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Online Readers: 41
(4 is just watching the pictures)
Spittin' Chiclets podcast star Paul Bissonnette: 'I'm just some clown who has an opinion'


Spittin’ Chiclets podcast star Paul Bissonnette: ‘I’m just a few clown who has an opinion’

It’s halftime at a Vancouver Warriors lacrosse sport at Rogers Arena, and spectators are working themselves right into a frenzy making an attempt to get the eye of tonight’s star attraction.

Paul Bissonnette appears to be like like an expert athlete. Tall, muscular, smiling, waving to the group.

“Don’t objectify me,” he jokes, shaking palms and signing autographs.

After the sport, a protracted line of followers wait patiently for selfies, asking questions concerning the wildly widespread podcast he co-hosts, Spittin’ Chiclets. Some ask him what membership he will later, hoping to celebration with him.

In hockey-obsessed Canada, it won’t be stunning {that a} former NHL participant would get a rock star reception. But Bissonnette was, by his personal admission, a marginal fourth liner. He performed components of 5 seasons, with the Pittsburgh Penguins and Phoenix Coyotes, and he was extra possible, he says, to be within the press field watching the sport than on the ice taking part in.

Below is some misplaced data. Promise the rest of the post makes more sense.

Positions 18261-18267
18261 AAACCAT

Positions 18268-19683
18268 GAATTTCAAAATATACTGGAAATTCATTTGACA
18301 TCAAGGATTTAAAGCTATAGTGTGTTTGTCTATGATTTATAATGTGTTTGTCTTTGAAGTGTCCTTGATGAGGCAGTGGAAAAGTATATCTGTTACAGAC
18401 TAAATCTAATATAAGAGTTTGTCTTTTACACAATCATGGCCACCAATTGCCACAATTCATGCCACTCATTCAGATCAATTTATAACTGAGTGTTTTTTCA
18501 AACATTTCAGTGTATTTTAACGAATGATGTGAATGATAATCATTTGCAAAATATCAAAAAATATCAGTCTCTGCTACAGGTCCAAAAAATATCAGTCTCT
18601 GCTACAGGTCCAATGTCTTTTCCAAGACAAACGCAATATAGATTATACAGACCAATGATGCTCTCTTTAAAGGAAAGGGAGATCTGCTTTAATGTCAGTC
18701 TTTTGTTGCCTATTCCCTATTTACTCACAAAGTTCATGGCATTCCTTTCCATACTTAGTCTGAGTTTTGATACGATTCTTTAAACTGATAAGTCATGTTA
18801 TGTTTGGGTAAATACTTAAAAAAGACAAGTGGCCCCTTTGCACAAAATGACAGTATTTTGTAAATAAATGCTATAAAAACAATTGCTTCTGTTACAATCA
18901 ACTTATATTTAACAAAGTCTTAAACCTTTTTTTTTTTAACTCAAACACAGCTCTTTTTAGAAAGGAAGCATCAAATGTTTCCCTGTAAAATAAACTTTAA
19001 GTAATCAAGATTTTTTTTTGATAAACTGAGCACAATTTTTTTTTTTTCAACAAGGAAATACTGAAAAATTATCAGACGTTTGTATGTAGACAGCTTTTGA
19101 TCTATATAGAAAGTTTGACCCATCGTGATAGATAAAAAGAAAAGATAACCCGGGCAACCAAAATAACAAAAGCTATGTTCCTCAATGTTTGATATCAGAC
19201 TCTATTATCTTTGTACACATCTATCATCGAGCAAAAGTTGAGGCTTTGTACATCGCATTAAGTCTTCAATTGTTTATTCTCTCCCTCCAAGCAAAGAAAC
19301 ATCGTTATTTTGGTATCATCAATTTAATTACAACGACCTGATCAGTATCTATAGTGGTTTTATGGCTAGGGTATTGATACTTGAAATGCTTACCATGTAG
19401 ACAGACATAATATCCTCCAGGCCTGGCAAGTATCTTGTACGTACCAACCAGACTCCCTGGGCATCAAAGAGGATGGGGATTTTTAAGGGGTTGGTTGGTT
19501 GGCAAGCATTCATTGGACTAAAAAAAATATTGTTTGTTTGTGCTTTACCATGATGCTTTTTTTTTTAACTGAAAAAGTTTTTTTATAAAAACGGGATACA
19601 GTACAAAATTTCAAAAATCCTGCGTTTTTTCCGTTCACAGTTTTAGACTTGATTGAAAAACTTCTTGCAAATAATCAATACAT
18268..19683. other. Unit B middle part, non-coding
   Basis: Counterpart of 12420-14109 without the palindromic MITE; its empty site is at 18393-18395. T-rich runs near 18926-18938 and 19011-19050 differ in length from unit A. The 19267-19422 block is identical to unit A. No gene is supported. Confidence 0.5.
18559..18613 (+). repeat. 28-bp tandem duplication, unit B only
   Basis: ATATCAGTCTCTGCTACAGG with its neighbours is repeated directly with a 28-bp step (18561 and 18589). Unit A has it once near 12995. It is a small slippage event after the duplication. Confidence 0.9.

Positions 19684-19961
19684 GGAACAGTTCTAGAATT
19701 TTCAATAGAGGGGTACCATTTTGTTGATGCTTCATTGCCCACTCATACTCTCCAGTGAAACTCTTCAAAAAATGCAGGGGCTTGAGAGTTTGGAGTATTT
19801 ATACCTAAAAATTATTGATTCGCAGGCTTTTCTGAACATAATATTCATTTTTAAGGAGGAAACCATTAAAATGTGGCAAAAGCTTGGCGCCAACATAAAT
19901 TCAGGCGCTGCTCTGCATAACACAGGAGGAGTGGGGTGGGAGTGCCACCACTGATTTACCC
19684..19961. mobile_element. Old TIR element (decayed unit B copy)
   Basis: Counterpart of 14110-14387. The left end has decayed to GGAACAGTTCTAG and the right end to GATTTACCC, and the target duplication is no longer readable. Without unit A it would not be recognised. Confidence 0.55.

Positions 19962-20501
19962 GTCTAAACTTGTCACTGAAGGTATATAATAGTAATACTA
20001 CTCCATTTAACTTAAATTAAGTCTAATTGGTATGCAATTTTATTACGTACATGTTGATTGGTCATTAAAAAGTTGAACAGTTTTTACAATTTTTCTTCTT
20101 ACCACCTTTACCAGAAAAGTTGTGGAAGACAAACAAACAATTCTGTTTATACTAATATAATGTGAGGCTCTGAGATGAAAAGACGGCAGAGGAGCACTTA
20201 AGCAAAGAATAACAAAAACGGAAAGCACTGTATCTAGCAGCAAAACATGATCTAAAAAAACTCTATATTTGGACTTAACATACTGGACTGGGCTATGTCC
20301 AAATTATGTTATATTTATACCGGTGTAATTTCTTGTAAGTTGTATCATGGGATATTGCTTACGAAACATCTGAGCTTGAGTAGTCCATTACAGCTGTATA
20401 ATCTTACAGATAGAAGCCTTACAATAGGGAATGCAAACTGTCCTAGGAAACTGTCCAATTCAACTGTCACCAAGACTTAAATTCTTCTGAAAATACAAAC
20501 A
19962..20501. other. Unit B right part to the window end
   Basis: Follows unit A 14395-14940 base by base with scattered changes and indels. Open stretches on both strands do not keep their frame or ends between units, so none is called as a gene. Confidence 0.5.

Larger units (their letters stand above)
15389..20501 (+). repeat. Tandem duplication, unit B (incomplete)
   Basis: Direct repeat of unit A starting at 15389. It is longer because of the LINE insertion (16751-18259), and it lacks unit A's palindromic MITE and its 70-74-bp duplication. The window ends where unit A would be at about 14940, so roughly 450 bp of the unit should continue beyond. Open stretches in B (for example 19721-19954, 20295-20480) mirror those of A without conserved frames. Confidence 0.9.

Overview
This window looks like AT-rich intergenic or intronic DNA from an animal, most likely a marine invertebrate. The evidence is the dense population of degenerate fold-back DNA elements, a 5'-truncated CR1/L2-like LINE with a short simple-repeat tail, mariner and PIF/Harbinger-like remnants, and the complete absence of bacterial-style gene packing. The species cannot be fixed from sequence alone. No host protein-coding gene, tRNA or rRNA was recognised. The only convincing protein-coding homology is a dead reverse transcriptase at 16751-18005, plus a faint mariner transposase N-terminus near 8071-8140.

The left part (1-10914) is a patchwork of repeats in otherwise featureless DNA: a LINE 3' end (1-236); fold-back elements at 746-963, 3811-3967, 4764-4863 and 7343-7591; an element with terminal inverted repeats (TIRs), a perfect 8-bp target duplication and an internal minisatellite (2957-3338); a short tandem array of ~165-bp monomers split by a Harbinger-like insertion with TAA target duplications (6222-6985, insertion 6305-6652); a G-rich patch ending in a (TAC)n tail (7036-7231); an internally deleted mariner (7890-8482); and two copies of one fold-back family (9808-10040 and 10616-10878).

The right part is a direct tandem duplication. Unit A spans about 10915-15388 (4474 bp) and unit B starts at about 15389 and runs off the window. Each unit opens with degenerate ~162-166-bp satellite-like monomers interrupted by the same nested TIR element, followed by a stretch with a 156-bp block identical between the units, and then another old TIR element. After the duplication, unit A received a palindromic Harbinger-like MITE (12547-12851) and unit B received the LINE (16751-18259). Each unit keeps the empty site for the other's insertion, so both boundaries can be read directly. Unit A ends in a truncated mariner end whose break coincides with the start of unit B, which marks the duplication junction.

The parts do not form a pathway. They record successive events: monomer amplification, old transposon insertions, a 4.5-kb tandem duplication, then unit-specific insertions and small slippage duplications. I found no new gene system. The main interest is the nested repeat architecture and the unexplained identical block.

But if the nickname Biz Nasty means nothing to you, then this 34-year-old from Welland, Ont., would be the most well-known hockey participant you have by no means heard of.

Paul Bissonnette, seen right here taking part in for the Phoenix Coyotes in 2013, additionally performed for the Pittsburgh Penguins throughout his NHL profession. (Christian Petersen/Getty Images)

While different ex-players develop into celebrities due to their on-ice achievements or their work on typical hockey broadcasts, Bissonnette has taken a a lot completely different media path.

  • WATCH: The characteristic about  Paul Bissonnette and Spittin’ Chiclets, Sunday Feb. 16 on The National at 9 p.m. ET on CBC News Network and 10 p.m. native time in your CBC tv station. You also can catch The National on-line on CBC Gem.

His Youtube video collection, Biz Nasty does B.C., was a preview of his post-hockey model. Broad humour — “a little cringeworthy,” he admits — visitor appearances by hockey stars, and a minimum of one scene per episode carrying nothing however a Speedo.

(Warning, this Youtube trailer for the present accommodates profanity:)